Heart disease and stroke are ever-present threats that touch lives on a daily basis. Never discriminating, these startling conditions can attack anyone, regardless of age, race, or gender. Here, local survivor Karlene Eaton shares her harrowing tale of surviving a stroke. Allow her experience to educate you and bring you hope.
Karlene P. Eaton
It was a sunny January day in 2016, and I had just one stop to make before work that morning – the doctor’s office. I was seeing my cardiologist for a regular checkup, and although I was feeling fine when I arrived, my whole world soon turned upside down.
My speech became slurred. My vision blurred. The left side of my face began to droop. Immediately, the nurse called the doctor, and right away, he knew what was happening. As grace would have it, there were paramedics in the building that day. They assessed the situation and determined I needed to go to the hospital. During the ambulance ride, one of the paramedics desperately tried to get an IV in my arm. He was challenged by the speeding of the ambulance (later I would see how bruised my left arm was from his efforts), but he was able to administer the life-saving drug. I was told that the first three hours after a stroke are critical, and if those paramedics hadn’t reacted as quickly as they had, this story might have had a different ending.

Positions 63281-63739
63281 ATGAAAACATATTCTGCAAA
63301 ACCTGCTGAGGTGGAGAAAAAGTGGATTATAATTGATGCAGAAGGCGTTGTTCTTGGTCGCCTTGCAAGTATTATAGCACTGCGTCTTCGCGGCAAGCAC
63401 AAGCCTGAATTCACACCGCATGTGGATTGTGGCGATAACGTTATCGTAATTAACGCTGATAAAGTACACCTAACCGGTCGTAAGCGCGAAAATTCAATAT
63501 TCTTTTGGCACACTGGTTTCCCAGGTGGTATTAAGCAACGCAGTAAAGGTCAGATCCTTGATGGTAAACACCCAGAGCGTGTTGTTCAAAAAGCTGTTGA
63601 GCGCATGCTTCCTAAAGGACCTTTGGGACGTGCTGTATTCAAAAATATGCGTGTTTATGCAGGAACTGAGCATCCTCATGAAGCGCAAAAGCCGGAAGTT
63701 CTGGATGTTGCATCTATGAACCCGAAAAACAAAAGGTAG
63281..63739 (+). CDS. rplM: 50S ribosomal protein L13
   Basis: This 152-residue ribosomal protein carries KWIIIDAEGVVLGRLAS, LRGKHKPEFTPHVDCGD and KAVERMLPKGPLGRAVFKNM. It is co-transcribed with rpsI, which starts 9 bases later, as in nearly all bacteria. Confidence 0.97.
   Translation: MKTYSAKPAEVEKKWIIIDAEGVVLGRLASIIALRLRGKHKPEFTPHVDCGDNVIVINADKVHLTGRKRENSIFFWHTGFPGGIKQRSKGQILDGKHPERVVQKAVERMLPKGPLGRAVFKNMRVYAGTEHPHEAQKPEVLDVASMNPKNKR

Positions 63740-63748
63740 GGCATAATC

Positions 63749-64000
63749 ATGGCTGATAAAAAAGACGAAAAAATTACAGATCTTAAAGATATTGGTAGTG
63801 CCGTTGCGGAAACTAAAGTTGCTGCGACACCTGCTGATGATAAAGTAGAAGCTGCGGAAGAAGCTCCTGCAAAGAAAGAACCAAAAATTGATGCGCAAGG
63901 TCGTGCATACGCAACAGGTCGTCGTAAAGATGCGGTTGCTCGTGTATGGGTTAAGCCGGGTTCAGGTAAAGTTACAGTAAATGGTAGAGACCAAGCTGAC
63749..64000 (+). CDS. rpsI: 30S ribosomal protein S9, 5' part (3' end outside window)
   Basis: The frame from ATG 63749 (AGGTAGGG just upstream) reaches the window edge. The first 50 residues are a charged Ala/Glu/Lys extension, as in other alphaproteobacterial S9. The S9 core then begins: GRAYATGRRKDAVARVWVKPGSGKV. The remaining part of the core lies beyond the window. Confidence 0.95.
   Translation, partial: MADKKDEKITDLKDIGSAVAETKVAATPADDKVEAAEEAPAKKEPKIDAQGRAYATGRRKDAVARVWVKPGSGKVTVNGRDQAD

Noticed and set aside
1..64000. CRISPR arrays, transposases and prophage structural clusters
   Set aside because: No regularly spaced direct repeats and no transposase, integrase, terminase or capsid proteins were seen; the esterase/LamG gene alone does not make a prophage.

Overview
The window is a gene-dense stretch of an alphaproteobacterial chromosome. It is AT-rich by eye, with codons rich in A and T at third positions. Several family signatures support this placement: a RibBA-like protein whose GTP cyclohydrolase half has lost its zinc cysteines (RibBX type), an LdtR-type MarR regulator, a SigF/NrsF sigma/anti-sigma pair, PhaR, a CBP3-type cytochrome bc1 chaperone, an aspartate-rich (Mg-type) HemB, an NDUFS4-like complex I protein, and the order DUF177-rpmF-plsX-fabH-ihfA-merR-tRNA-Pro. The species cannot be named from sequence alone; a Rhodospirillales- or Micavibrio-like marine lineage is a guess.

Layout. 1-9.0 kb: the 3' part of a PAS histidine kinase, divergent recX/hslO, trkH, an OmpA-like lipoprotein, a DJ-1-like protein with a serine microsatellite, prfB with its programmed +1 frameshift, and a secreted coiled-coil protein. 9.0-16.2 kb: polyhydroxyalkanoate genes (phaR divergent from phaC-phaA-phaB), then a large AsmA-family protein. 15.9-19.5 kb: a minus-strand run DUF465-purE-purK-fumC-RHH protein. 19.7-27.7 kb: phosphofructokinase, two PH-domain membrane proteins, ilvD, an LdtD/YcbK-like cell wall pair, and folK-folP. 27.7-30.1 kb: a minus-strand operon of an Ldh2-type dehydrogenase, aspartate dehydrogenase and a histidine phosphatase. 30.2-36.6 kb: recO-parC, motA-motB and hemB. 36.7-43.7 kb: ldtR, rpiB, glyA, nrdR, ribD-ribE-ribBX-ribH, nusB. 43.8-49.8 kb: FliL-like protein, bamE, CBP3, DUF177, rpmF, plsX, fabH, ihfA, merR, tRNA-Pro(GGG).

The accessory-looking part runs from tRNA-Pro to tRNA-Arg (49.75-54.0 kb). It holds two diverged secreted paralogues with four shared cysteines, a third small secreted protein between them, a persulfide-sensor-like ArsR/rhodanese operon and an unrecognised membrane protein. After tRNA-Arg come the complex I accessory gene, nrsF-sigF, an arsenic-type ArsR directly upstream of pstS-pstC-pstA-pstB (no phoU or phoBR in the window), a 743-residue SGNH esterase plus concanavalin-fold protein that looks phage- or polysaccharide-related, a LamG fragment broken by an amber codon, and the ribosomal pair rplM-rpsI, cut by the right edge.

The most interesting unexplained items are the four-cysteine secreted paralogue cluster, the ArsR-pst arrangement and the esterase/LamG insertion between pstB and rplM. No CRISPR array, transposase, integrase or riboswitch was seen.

I remained in the stroke unit at Erlanger Hospital for a week before being transferred to Encompass Health Rehabilitation Hospital of Chattanooga. The rehab was intense – lots of speech therapy, occupational therapy, and of course, physical therapy. I was determined, and with the support of the staff, my family, and friends, I slowly began to see results. Some days, I would cry. Some days, I felt like my brain just wasn’t working at all. But I put my body, mind, and soul into rehab, and after a month, I was dismissed to go home.
I still have challenges: The stroke affected my speech the most, particularly my ability to read, speak, and write. My vision was also affected, and I suffer from fatigue. To this day, I still require a leg brace, and I use a cane for balance. However, I do not let any of these challenges keep me down: Last fall, I spent two wonderful weeks with my daughter and son-in-law, who live in Collierville, Tennessee. I have also taken some bus trips, traveling around the country. I spend time at the Eastgate Senior Center, taking part in various activities and making new friends, and I’m active at my church.
My journey has had many ups and downs – days of heartache, but also days of joy. I plan to continue walking this journey as long as I can. My stroke taught me that there is life after stroke. You just have to believe in yourself!
The American Heart Association is dedicated to building healthy lives, free of cardiovascular disease and stroke, through education, caregiver support, research, and development of health care professionals. Go Red for Women is a social initiative designed to empower women to take charge of their heart health by equipping them with the knowledge necessary to lead healthy lives with healthy hearts.